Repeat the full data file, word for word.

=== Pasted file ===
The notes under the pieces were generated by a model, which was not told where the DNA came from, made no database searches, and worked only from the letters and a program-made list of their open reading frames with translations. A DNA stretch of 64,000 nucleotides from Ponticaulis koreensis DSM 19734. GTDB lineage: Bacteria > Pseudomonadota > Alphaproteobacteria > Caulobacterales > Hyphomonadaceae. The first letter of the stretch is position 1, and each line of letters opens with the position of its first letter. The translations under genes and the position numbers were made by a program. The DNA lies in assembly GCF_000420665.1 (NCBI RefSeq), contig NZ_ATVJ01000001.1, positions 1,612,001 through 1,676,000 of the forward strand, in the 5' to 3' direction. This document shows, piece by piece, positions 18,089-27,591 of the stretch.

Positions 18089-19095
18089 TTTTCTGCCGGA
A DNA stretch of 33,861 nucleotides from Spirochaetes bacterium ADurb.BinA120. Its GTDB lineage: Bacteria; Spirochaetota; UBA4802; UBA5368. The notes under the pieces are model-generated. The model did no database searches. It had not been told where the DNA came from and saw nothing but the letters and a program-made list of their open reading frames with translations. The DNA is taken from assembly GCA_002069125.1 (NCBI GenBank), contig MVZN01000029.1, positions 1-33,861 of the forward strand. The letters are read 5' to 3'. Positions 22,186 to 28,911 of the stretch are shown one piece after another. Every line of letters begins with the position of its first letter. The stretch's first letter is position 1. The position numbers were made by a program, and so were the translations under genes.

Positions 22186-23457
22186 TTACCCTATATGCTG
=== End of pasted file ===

The notes under the pieces were generated by a model, which was not told where the DNA came from, made no database searches, and worked only from the letters and a program-made list of their open reading frames with translations. A DNA stretch of 64,000 nucleotides from Ponticaulis koreensis DSM 19734. GTDB lineage: Bacteria > Pseudomonadota > Alphaproteobacteria > Caulobacterales > Hyphomonadaceae. The first letter of the stretch is position 1, and each line of letters opens with the position of its first letter. The translations under genes and the position numbers were made by a program. The DNA lies in assembly GCF_000420665.1 (NCBI RefSeq), contig NZ_ATVJ01000001.1, positions 1,612,001 through 1,676,000 of the forward strand, in the 5' to 3' direction. This document shows, piece by piece, positions 18,089-27,591 of the stretch.

Positions 18089-19095
18089 TTTTCTGCCGGA
A DNA stretch of 33,861 nucleotides from Spirochaetes bacterium ADurb.BinA120. Its GTDB lineage: Bacteria; Spirochaetota; UBA4802; UBA5368. The notes under the pieces are model-generated. The model did no database searches. It had not been told where the DNA came from and saw nothing but the letters and a program-made list of their open reading frames with translations. The DNA is taken from assembly GCA_002069125.1 (NCBI GenBank), contig MVZN01000029.1, positions 1-33,861 of the forward strand. The letters are read 5' to 3'. Positions 22,186 to 28,911 of the stretch are shown one piece after another. Every line of letters begins with the position of its first letter. The stretch's first letter is position 1. The position numbers were made by a program, and so were the translations under genes.

Positions 22186-23457
22186 TTACCCTATATGCTG